* BSGR denies charge, says government seeking to seize mine
* Former minister Thiam: allegations “absolutely false”
* Guinea reviewing mining deals signed during junta rule
By Saliou Samb
CONAKRY, Nov 5 (Reuters) - Israeli billionaire Beny Steinmetz’s mining firm has been accused in a Guinean government report of lavishing gifts on former officials and flying in cash to win rights to one of the world’s biggest iron ore deposits.
Privately owned BSG Resources dismissed the accusations as laughable. It has said the West African country’s government is trying to seize assets it had planned to mine in a $10 billion venture with Brazil’s Vale.
Former mines minister Mahmoud Thiam, accused in the report of accepting and distributing money, called the accusations absolutely false and said they would be funny if they were not so insulting.
Relations between Guinea and the mining firms that have concessions there have been strained since the elected government began a review of its mining code and of contracts signed under military rule.
Guinea’s government has asked BSG Resources and its partners to respond to the accusations in the report, put together by a government technical committee. If the responses are not satisfactory, it could put their permits at risk, a source at Guinea’s mines ministry said.
Details of the accusations over BSGR’s acquisition of mining rights to the Simandou iron ore deposit were seen by Reuters on Monday. They were first published in the Financial Times at the weekend.
The findings follow an investigation and interviews with several officials of the former administration as well as former BSGR staff in Guinea, the report said.
“During the period of the military regime in Guinea from 2009 to 2010, BSGR was engaged in a strategy to improve its relations with decision-makers by making regular payments to high military figures,” the report said.
“These payments were often distributed in cash, carried into the country in BSGR’s private jet,” it said.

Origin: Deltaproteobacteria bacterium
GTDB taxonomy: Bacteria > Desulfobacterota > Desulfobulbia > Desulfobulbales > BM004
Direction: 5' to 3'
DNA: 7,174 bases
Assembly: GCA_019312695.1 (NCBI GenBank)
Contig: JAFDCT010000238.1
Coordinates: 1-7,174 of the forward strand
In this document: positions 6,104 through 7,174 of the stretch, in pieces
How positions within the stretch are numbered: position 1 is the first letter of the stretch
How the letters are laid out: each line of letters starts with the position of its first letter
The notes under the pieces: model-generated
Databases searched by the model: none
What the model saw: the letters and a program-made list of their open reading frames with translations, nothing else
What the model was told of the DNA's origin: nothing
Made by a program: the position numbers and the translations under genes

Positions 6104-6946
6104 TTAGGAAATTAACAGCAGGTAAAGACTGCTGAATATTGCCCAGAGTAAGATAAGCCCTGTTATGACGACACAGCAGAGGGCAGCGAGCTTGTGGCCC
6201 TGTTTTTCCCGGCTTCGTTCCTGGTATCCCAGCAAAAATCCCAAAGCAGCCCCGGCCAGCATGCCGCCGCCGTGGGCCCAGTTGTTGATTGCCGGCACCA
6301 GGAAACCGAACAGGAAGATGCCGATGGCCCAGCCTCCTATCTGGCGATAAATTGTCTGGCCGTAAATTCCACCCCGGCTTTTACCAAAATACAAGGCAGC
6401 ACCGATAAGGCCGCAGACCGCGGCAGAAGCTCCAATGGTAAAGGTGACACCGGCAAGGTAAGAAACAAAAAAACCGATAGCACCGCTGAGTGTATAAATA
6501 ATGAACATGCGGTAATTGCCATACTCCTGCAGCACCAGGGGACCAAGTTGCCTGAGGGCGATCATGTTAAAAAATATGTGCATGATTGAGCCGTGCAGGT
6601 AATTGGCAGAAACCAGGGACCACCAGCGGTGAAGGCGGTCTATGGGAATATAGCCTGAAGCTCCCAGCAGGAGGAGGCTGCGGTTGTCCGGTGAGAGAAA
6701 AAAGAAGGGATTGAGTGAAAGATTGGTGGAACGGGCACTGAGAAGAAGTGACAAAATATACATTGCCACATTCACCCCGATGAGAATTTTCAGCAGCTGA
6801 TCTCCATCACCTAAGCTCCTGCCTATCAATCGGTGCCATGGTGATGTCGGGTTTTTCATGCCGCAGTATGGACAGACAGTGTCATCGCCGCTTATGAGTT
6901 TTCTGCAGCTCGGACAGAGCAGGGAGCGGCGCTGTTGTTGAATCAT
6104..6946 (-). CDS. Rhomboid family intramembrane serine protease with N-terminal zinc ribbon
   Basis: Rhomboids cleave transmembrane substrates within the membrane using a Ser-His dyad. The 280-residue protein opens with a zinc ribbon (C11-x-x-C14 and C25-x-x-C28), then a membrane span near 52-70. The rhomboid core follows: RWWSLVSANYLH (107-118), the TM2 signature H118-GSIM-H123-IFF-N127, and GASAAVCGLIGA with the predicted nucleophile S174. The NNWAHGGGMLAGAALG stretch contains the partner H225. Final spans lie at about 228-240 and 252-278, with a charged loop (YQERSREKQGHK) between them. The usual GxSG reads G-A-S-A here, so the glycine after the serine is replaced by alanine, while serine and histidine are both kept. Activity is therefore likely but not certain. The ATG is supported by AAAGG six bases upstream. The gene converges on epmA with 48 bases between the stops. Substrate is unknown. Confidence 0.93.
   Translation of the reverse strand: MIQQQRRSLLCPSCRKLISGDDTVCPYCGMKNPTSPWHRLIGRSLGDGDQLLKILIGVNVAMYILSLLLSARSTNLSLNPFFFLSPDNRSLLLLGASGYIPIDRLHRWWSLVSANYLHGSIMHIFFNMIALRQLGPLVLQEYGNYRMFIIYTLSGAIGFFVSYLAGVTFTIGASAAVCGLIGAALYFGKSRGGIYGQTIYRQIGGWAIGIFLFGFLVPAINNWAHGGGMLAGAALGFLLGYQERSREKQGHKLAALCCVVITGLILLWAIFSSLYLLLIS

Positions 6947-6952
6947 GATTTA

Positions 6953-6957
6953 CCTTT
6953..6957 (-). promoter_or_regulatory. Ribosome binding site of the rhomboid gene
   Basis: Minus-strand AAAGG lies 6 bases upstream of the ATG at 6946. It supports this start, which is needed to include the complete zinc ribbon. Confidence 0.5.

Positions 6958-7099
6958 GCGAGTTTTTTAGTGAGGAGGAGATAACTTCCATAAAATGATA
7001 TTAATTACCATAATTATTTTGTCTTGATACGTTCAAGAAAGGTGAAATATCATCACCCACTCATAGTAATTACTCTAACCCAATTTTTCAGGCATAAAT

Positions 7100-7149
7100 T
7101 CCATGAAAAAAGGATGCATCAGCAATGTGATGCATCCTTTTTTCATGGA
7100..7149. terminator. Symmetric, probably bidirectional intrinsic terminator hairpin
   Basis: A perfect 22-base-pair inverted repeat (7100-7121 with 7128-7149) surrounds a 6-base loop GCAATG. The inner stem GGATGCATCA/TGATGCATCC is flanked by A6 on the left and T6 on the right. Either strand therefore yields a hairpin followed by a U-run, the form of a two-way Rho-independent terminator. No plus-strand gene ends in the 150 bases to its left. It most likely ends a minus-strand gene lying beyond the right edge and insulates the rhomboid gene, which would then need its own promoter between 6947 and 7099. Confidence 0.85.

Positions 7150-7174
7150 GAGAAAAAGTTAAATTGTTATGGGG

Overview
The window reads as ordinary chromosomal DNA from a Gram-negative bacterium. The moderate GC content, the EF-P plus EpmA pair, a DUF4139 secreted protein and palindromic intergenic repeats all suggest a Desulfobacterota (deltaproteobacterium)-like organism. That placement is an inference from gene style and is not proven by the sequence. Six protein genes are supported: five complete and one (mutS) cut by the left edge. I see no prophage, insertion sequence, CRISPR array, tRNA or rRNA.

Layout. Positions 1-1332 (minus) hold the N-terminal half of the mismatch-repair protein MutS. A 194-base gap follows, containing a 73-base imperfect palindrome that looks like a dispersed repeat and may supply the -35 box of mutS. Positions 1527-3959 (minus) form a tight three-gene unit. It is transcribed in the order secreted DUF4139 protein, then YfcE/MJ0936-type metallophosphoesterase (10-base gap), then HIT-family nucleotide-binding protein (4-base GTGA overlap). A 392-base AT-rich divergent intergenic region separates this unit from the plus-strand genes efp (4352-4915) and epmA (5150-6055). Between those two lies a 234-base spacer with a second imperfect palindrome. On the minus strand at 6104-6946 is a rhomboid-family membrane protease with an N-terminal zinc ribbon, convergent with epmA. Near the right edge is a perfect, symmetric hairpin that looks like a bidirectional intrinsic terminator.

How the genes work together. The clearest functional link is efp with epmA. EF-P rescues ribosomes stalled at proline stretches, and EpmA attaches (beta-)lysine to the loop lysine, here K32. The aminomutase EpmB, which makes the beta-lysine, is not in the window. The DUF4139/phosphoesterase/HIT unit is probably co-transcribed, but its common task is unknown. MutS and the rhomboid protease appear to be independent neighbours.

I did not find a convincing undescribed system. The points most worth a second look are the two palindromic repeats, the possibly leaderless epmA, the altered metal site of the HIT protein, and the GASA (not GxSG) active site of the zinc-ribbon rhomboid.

“Minister Thiam repeatedly served as a BSGR conduit for the purposes of these payments, receiving the money on arrival at the Conakry airport and organising their distribution among the people to whom they were destined,” the report said.
Thiam, minister from 2009 to 2010, rejected those accusations and that he had received other largesse.
“If the corruption allegations were not so insulting, I would find them funny,” Thiam told Reuters in an emailed response. “To pretend that I indulged in such practices is absolutely false,” he wrote.
BSGR has said its licences were issued through due legal and transparent processes and had been judged legal by an international law firm working for the government.
“The idea of flying in private jets full of cash is laughable. However, this unfounded attack on our reputation is serious and we will use whatever legal means is required to protect our reputation and our assets,” a BSGR spokesperson said.
BSGR, which has a track record of operating in some of Africa’s toughest environments, brought in Vale to jointly develop the Guinea blocks, but the Brazilian miner last month announced it would put the project on hold, prioritising developments closer to home.
At the weekend, BSGR accused Guinea’s government of seeking to “illegally seize” its assets through its probe.
President Alpha Conde came to power in 2010 with a promise to clean up and strengthen Guinea’s stagnant mining sector, which has seen little investment due to misrule and corruption despite Guinea’s reserves of gold, diamonds, bauxite and iron. (Additional reporting by Clara Ferreira-Marques in London; Writing by Bate Felix; Editing by James Jukwey and Matthew Tostevin)